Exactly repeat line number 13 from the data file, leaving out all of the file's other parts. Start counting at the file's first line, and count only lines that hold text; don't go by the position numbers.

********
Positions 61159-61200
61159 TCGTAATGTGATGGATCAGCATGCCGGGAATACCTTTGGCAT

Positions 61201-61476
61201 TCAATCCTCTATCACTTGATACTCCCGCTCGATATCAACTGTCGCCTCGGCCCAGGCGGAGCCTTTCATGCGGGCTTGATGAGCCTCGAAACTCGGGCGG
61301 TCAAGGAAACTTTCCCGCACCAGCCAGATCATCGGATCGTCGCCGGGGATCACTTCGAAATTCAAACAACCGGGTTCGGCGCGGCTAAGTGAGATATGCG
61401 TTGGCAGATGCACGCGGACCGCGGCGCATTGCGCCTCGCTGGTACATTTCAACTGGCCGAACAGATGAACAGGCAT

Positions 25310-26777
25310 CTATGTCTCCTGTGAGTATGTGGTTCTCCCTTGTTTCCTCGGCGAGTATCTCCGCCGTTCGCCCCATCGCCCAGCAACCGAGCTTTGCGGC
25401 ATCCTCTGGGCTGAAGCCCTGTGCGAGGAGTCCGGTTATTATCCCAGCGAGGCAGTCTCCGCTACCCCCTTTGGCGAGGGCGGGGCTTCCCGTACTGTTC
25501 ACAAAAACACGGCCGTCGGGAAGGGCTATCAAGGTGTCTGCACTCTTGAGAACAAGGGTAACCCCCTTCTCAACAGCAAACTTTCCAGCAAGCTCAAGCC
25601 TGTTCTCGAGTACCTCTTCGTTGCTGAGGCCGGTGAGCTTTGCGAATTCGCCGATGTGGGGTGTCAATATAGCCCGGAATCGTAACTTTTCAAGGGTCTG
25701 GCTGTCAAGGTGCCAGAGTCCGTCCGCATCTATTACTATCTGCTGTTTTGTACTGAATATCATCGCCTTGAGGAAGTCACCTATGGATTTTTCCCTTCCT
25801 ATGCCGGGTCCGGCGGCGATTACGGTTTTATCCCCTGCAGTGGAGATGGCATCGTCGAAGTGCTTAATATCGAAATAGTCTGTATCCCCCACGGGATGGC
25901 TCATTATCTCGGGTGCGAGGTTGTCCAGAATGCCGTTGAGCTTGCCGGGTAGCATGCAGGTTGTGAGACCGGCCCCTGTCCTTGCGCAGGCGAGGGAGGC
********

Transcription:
25801 ATGCCGGGTCCGGCGGCGATTACGGTTTTATCCCCTGCAGTGGAGATGGCATCGTCGAAGTGCTTAATATCGAAATAGTCTGTATCCCCCACGGGATGGC